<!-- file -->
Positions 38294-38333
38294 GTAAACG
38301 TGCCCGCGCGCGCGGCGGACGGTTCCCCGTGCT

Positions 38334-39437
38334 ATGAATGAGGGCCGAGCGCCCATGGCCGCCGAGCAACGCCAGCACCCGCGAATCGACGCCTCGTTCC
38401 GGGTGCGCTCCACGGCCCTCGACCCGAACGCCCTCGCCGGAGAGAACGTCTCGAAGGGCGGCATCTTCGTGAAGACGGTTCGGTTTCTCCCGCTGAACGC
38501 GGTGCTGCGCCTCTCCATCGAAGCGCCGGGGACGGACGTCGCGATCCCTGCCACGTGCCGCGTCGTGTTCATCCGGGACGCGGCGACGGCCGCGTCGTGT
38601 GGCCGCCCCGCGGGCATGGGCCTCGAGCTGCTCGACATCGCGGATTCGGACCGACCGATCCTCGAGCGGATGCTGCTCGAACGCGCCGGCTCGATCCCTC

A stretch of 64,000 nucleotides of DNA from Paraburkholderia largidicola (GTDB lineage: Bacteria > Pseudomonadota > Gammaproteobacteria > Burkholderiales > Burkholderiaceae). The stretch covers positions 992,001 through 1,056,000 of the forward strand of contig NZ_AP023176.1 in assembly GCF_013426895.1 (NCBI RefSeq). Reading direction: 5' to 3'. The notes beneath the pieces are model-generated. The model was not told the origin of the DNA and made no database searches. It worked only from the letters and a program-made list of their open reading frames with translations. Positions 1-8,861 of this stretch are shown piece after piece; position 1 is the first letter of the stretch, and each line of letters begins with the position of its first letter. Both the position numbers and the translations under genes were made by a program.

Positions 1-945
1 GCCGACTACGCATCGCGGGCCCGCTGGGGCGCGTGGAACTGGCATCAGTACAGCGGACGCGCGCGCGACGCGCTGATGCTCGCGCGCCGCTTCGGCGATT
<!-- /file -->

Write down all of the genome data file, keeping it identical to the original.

Positions 38294-38333
38294 GTAAACG
38301 TGCCCGCGCGCGCGGCGGACGGTTCCCCGTGCT

Positions 38334-39437
38334 ATGAATGAGGGCCGAGCGCCCATGGCCGCCGAGCAACGCCAGCACCCGCGAATCGACGCCTCGTTCC
38401 GGGTGCGCTCCACGGCCCTCGACCCGAACGCCCTCGCCGGAGAGAACGTCTCGAAGGGCGGCATCTTCGTGAAGACGGTTCGGTTTCTCCCGCTGAACGC
38501 GGTGCTGCGCCTCTCCATCGAAGCGCCGGGGACGGACGTCGCGATCCCTGCCACGTGCCGCGTCGTGTTCATCCGGGACGCGGCGACGGCCGCGTCGTGT
38601 GGCCGCCCCGCGGGCATGGGCCTCGAGCTGCTCGACATCGCGGATTCGGACCGACCGATCCTCGAGCGGATGCTGCTCGAACGCGCCGGCTCGATCCCTC

A stretch of 64,000 nucleotides of DNA from Paraburkholderia largidicola (GTDB lineage: Bacteria > Pseudomonadota > Gammaproteobacteria > Burkholderiales > Burkholderiaceae). The stretch covers positions 992,001 through 1,056,000 of the forward strand of contig NZ_AP023176.1 in assembly GCF_013426895.1 (NCBI RefSeq). Reading direction: 5' to 3'. The notes beneath the pieces are model-generated. The model was not told the origin of the DNA and made no database searches. It worked only from the letters and a program-made list of their open reading frames with translations. Positions 1-8,861 of this stretch are shown piece after piece; position 1 is the first letter of the stretch, and each line of letters begins with the position of its first letter. Both the position numbers and the translations under genes were made by a program.

Positions 1-945
1 GCCGACTACGCATCGCGGGCCCGCTGGGGCGCGTGGAACTGGCATCAGTACAGCGGACGCGCGCGCGACGCGCTGATGCTCGCGCGCCGCTTCGGCGATT